Wednesday, April 24, 2013

First All-Grain Brew!

Last Friday was a good day.

My equipment was prepped and ready to go, and I invited a couple of buddies over to lend a hand with the brewing process.

Including one cute little boy :)


It was by all accounts, the perfect (and much needed) guy's night.

I mean you can't go wrong with this kind of beer selection, right?


Don't worry, I made sure to make a schedule just in case we drank a little too much while brewing...


The beer we made was an old kit that Jennifer got me a few years back. I wasn't sure if the grains were still good, but I figured there was really only one way to tell. And even if this batch didn't turn out, it would still be good practice for the big Russian Imperial Stout I've got lined up.


First up was mashing the grains. We heated our strike water up to 168* so that it would drop to around 153* after adding the grains. We ended up hitting our target temp right on the money, so we sealed up the pot and wrapped it with a sleeping bag to try to hold the temp as close to 153* as possible for an hour.

The burner was OFF in case anyone was wondering.
Don't go burning your house down by leaving it on -- I'm sure sleeping bags are HIGHLY flammable!

We ended up checking the temp and stirring the grains every 15 minutes or so. First, to make sure the temperature was holding, but also to make sure the water made good contact with all the grain.

Our little sleeping bag trick worked pretty well - we only lost about 5* over the hour.

To sparge (that is, to rinse the grains with clean water to get as much sugar out of them as possible), we heated more tap water up to 170* and used an extra fermenting bucket to dunk the grains in it for 10 minutes. Then, we poured the sparge water into the boil kettle with the rest of the wort (sugary water we just made) and began our boil.


I was assuming that if the grains weren't good, we wouldn't get good conversion out of our mash. In other words, we wouldn't get as much sugar out of them as we were expecting. Since the yeast and hops don't enter the picture until after the mash, I figured if that happened we'd just dump the wort and try it again later with some fresh grains.

The problem is that this was my first time doing an all-grain batch, so when it came time to measure my efficiency, I was a little lost.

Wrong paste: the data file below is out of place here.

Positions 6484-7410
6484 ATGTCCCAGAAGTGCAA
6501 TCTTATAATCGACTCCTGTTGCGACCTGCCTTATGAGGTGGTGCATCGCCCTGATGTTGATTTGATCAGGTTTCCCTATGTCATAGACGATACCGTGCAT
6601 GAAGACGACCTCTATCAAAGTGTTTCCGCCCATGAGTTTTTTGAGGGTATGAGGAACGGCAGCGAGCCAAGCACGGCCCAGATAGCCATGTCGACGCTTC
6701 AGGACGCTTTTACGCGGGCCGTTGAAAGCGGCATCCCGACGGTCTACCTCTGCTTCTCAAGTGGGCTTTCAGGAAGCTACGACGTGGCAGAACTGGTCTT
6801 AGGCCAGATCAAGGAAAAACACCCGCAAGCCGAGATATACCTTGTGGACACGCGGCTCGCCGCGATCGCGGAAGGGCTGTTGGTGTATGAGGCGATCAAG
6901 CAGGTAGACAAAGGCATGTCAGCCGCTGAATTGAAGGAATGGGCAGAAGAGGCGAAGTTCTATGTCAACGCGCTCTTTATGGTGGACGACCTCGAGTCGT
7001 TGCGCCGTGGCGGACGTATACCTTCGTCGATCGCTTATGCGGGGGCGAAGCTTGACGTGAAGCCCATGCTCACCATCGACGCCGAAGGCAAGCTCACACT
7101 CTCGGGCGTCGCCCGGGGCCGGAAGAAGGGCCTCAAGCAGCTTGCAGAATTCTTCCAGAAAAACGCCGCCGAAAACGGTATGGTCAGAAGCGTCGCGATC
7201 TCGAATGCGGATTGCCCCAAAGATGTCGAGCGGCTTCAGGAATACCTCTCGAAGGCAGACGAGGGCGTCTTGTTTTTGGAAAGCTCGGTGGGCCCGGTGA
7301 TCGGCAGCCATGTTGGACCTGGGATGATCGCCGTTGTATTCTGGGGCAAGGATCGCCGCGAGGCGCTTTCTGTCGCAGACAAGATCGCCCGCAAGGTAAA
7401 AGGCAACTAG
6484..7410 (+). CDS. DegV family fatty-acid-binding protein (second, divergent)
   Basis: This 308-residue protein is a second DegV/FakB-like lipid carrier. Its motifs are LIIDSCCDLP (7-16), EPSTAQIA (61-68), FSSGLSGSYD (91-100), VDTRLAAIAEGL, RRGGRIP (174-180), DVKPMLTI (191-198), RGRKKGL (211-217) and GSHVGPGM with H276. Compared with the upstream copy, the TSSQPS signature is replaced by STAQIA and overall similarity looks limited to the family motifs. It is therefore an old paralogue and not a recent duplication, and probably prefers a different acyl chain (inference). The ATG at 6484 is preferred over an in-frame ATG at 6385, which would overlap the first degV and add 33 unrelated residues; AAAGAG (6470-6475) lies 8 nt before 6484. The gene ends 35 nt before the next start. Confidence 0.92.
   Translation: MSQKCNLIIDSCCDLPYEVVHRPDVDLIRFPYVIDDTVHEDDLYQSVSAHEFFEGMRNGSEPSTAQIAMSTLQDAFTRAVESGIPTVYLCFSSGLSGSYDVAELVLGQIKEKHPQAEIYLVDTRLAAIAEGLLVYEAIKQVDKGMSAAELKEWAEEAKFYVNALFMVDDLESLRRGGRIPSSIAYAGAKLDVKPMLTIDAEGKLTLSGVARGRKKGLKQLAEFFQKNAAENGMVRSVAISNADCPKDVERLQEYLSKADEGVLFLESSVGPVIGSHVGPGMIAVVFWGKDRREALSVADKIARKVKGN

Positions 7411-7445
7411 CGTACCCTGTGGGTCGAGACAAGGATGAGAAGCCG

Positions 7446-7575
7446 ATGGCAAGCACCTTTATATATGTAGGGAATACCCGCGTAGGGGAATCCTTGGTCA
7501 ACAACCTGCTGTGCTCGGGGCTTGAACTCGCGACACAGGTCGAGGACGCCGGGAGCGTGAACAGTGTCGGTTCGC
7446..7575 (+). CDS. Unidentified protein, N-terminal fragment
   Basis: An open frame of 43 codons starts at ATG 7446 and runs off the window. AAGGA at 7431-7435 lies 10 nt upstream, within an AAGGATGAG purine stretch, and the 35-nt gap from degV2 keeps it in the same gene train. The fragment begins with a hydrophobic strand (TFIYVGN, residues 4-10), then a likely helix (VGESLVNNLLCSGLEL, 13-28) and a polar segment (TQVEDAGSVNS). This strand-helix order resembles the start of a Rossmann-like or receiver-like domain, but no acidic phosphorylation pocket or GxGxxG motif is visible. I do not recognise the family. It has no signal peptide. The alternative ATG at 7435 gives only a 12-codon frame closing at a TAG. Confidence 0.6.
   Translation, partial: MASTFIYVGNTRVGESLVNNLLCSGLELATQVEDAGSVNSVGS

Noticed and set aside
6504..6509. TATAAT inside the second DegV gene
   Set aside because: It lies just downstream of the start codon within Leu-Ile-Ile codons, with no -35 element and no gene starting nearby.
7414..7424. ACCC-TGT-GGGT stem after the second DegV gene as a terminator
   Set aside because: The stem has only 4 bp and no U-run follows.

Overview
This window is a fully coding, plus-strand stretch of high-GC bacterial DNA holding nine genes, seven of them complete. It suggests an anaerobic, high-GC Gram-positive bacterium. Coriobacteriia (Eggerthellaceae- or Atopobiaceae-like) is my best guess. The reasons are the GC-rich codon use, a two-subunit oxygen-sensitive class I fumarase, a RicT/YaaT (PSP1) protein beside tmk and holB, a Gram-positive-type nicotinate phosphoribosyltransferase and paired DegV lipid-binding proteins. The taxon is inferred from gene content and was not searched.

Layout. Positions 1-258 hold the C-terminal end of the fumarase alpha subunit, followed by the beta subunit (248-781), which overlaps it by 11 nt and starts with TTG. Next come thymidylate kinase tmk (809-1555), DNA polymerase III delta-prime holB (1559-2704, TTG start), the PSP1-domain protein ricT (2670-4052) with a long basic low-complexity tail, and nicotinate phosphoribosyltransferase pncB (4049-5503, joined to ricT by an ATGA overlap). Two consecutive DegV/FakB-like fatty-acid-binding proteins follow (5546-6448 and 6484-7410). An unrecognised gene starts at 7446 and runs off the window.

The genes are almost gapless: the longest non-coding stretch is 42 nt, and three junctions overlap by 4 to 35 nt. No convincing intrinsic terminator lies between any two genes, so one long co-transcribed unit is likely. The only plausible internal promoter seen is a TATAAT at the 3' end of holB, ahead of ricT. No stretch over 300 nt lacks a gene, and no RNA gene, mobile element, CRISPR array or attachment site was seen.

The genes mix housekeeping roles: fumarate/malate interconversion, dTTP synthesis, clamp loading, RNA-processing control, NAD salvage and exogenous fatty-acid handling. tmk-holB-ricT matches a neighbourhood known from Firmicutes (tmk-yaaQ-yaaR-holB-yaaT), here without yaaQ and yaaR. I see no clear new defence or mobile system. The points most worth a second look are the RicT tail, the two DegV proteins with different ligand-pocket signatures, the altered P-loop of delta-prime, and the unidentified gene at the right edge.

So while the wort was coming up to a boil, I ran inside to crunch some numbers. As best I could figure, it seemed like we ended up with around a 56% efficiency, which is really bad. (75% - 80% seems to be petty standard.)


So would it be beer? Yeah, I think so.

Will it be any good? I'm not sure. This could turn out to be the best beer I've made to date, or it might be terrible. Either way, I wanted to brew it to find out.

So then what did the bad efficiency affect? Really, the only affect should be that instead of a 5% abv beer, we'd end up somewhere around 3.5 to 4%. I can live with that.

After updating the efficiency in hopville, I realized I needed to reduce the hops a little so we wouldn't end up with a bitter hop bomb. So I scaled the bittering hops back from 1/2 oz to somewhere between .3 and .4 (our scale only shows the nearest tenth, and I didn't care enough to figure out the grams).

The directions called for a 90 minute boil. Initially I was going to shorten it to 60 minutes, but with our poor efficiency I knew we'd end up getting closer to our target gravity by letting it go longer. So that's what we did. (The more water that boils off, the more concentrated the wort becomes, which would help it to be less watery and closer to the original recipe.)

And how do guys entertain themselves while patiently waiting for beer to boil?

We split wood and drank beer, of course!



I made sure to watch the timer so I didn't miss our additions, but there were only 3 so that was really easy (bittering hops with 60 minutes left, Irish moss at 15, and aroma hops at 5).



With about 20 minutes left in the boil, I began rehydrating the yeast.


Weird looking stuff!

When the boil was complete we cooled it all down in about 15 minutes with the wort chiller, poured it into the fermenting bucket, tossed in the yeast, and sealed it up with an airlock.


The gravity came out low, as expected. Instead of 1.051 we ended up around 1.037 (so we're probably looking at a 4% abv beer). We ended up with just under 5 gallons, so our calculations for how much mash and sparge water to use, as well as how much boil-off we'd have were perfect.



After cleaning up, we sat around a fire and drank more beer.

I repeat, this was the PERFECT guy's night.

I can't wait to do it all again in a couple of weeks!

As of yesterday the airlock was bubbling away, so I'm confident the yeast is hard at work in there. Where we'll end up is still unknown, but it WILL be beer!

Man, I miss brewing.

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